The BW of birds selected for processing did not differ due to dietary treatments of riboflavin and B. subtilis and Eimeria spp. challenge. In this study, Eimeria spp. challenge increased the abdominal fat pad weight was increased and decreased the tender weight. Eimeria proliferation in intestine can impair osmolarity of gut and hampered the absorption of sodium and potassium [45]. Decreased sodium and potassium content can reduce protein synthesis [52], reduction in protein synthesis might have subsequently reduced tender weights. Along with this, the reduction in tender weight might be linked to a reduction in absorption of glucose [25] and downregulation of gene associated with absorption of amino acid transporter [42] due to Eimeria spp. proliferation in epithelium of intestine. The increase in fat deposition in the challenged broilers might be due to inability of the challenged broiler to absorb dietary energy and protein due to the damage caused by the Eimeria spp. challenge in the intestine. As Kassim et al. [53] and Collin et al. [54] reported that dietary energy and protein reduction can increase abdominal fat pad deposition. Additionally, an increase of oxidative stress and a decrease of antioxidants (SOD) may increase the deposition of fat pad in birds [55]. We also observed Eimeria spp. challenge reduced SOD level, when birds were fed recommended doses of riboflavin (6.6 ppm) in the serum and increased WB incidences. Increased WB incidences also indicated increased oxidative stress.

In this study, supplementation of B. subtilis reduced the weight of the carcass and drumsticks, which was opposite to the results obtained by Deniz et al. [56], who found that supplementation of probiotics (B. subtilis DSM 17299) increased hot CW. Supplementation of the B. subtilis reduced the breast weight of broiler only at 0.75 ppm doses of riboflavin; this may be due to the enhanced lipid digestion by reducing BSH enzyme (produced by the intestinal microflora and the B. subtilis) activity by the higher doses of riboflavin. Lower doses of riboflavin supplementation may not be able to post the same effects. As riboflavin was found to inhibit the BSH enzyme produced by different strains of Lactobacillus during the in vitro studies [17,34].

Woody breast

In this experiment, the Eimeria spp. challenge reduced the percentage of normal breast and increased the percentage of slight WB. Although the exact etiology of WB formation is still unknown, it is often connected with higher growth rate, dietary nutrition, genetic line of birds, sex, age, and oxidative stress [5759]. Due to the intracellular multiplication of Eimeria spp., the parasite produces metabolites, which attributes to the release of excessive free radicals (superoxide) during the infection [60]. Free radicals can interfere with homeostasis and make cells prone to damage [61]. The increase in free radicals and decrease in the antioxidant enzyme in blood [62] due to Eimeria challenge may have increased WB condition in the birds. Based on the literature, we hypothesized that riboflavin could increase antioxidant parameters like SOD, malondialdehyde, glutathione peroxidase, glutathione and help reduce WB [63,64]. However, in our study, increased doses of riboflavin up to 20 ppm did not increase the serum SOD activity, perhaps due to prominent effects of coccidiosis infection rather than that of riboflavin effects on reduction of oxidative stress. Furthermore, partial correlation analysis showed that WB score was positively correlated with live BW, CW, and breast weight representing heavier the live BW, CW, and breast weight higher will be the probability of having severe WB.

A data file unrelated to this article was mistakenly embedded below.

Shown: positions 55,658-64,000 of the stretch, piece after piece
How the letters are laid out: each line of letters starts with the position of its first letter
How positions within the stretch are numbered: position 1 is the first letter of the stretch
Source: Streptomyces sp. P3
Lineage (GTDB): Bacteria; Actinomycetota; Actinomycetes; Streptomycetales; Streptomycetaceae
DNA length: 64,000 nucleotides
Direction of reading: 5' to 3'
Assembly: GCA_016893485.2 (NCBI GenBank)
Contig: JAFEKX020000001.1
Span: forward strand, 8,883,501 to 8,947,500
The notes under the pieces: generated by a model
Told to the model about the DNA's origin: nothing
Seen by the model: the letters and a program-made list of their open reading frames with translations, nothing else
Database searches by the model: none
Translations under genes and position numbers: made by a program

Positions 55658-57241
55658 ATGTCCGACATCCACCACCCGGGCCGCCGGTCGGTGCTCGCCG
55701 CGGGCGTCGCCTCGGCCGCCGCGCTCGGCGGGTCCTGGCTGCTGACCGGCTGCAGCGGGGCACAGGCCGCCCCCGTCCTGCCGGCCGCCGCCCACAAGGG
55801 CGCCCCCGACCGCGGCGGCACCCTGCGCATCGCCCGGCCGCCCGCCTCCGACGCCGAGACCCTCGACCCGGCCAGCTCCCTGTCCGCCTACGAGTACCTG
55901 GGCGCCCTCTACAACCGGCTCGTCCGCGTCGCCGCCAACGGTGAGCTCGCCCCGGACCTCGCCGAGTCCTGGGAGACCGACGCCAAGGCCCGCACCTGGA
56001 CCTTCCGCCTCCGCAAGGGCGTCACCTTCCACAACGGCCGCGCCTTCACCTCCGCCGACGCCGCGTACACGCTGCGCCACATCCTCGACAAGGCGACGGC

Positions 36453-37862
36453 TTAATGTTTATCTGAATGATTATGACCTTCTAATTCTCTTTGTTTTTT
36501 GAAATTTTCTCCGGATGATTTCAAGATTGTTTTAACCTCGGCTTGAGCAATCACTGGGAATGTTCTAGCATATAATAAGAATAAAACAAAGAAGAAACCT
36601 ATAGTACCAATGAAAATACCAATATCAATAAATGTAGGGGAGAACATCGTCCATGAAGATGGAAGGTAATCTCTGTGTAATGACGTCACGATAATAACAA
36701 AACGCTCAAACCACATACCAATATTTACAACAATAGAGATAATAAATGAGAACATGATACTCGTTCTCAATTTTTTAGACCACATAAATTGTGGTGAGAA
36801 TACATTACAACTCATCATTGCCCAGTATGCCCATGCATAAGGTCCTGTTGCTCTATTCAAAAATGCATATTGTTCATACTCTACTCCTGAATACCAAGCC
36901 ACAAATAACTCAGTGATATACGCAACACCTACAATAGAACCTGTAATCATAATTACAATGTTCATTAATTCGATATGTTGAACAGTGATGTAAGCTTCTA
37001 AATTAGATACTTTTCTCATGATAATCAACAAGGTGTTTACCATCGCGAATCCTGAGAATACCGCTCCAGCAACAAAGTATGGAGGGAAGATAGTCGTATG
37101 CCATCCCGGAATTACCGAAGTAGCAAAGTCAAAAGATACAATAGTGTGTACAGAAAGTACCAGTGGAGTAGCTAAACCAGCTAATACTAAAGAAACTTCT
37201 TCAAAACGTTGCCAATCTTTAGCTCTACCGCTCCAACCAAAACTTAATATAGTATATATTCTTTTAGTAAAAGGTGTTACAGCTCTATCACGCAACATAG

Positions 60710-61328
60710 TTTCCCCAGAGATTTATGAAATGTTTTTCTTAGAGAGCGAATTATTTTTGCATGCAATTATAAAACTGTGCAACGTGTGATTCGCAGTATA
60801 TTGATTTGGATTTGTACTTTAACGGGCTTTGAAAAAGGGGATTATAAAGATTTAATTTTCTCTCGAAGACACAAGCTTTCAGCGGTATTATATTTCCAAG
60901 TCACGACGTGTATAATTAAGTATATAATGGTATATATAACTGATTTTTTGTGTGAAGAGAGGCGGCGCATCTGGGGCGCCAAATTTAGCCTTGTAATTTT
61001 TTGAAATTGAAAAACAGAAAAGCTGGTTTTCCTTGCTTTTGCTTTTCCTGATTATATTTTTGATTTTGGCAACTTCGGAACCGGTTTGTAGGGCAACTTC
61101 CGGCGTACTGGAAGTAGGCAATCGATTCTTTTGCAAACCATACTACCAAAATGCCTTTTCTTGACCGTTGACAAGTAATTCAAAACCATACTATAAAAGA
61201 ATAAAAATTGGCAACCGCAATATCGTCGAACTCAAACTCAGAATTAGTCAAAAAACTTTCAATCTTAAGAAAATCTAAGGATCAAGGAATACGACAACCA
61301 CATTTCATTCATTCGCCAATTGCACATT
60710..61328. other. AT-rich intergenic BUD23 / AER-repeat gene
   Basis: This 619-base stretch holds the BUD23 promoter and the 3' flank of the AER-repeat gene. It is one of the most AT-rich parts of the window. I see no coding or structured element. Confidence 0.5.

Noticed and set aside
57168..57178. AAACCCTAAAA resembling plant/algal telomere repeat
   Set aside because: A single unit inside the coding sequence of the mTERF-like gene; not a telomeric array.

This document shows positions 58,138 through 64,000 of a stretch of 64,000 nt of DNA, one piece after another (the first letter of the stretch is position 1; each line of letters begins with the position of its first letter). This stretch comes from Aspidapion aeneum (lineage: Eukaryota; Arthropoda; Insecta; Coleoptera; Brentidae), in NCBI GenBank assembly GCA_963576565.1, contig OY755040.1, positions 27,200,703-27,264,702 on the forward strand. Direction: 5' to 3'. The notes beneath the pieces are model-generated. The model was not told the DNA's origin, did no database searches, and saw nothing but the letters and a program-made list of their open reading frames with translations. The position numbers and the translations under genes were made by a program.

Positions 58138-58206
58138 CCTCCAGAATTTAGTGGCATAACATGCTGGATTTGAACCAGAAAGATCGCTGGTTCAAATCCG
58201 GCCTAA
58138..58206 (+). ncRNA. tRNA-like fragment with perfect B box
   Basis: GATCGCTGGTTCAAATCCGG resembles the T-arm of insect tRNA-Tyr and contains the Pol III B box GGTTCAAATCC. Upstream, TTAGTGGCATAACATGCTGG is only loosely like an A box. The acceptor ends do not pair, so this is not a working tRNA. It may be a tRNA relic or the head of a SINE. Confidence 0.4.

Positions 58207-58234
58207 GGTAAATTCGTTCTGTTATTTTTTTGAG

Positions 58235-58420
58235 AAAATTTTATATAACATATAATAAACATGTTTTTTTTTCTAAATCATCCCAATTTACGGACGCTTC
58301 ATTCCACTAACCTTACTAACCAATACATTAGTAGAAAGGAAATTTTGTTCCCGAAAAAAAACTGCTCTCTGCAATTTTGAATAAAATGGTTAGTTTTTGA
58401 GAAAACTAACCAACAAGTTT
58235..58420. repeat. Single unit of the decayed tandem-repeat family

The Heterophil to Lymphocyte (H:L) ratio is an indicator of stress measurement in poultry [65]. Stress factors like food or water deprivation, extreme temperature, exposure to new social situations, and interaction with disease can increase heterophil counts and reduce lymphocyte counts in blood [6567]. In our study, H:L ratio was not affected by dietary treatments and Eimeria spp. challenge. However, the overall H:L ratio reported in this study was higher than other studies [68]. The dissimilarity in results among the studies may be due to stress, which altered adrenocorticotropic hormone (ACTH) [68]. Heterophil to Lymphocyte ratio obtained in our study is approximately similar to H:L ratio of birds fed 20 ppm corticosterone in the diet to induce stress in birds [66].


There was no significant increase in mortality of the birds due to the Eimeria spp. challenge, although the challenged birds exhibited an increased percentage of Eimeria spp. lesion scores on d 27. Supplementation of B. subtilis reduced the mortality of the birds d 35 to 41. The reduction in mortality due to supplementation of B. subtilis might be due to its ability to enhance host immunity by inhibiting the pathogens and stabilizing the intestinal microbiome [69]. Still, in our study, the effects of B. subtilis was only seen after the birds were recovered from the Eimeria spp. challenge.


The results obtained in this study showed the proposed hypothesis riboflavin would help reduce BSH enzyme produced by the intestinal microflora and probiotics (B. subtilis) and subsequently enhance growth performance of birds was failed since increased doses of riboflavin (20 ppm) was not able to enhance BW, and BWG. However, supplementation of riboflavin (20 ppm) reduced FI from d 28 to 35. Along with this negative impact of Eimeria spp. challenge on BW, BWG, GR cannot be overcome by supplementation B. subtilis along with increased doses of riboflavin. However, supplementation of B. subtilis shows some promising results in reducing FI and mortality. Furthermore, the increased supplementation of the riboflavin at the tested level did not help birds to reduce the WB conditions.

Competing interests

No potential conflict of interest relevant to this article was reported.

Funding sources

This publication is a contribution of the Mississippi Agricultural and Forestry Experiment Station, under the US Department of Agriculture, Hatch project accession number MIS-329250/NE-1442 and MIS-322370. This material is based upon work that is supported by the National Institute of Food and Agriculture (NIFA), Award No. 2018-67015-27475.


We are grateful to the MS. Donna Morgan for her technical support during the conduction of the experiment.

Availability of data and material

Upon a reasonable request, the datasets of this study can be available from the corresponding author or first author.

Authors’ contributions

Conceptualization: Lin J, Zhai W.

Data curation: Poudel S, Zhai W, Zhang L.

Formal analysis: Poudel S, Zhai W.

Methodology: Poudel S, Zhai W.

Validation: Zhai W.

Investigation: Zhai W, Poudel S.

Writing original draft: Poudel S.

Writing-review and editing: Poudel S, Tabler GT, Lin J, Zhai W, Zhang L.

Ethics approval and consent to participate

The Institutional Animal Care and Use Committee of Mississippi State University approved the bird’s husbandry and handling methods used in this study with protocol number 16-542.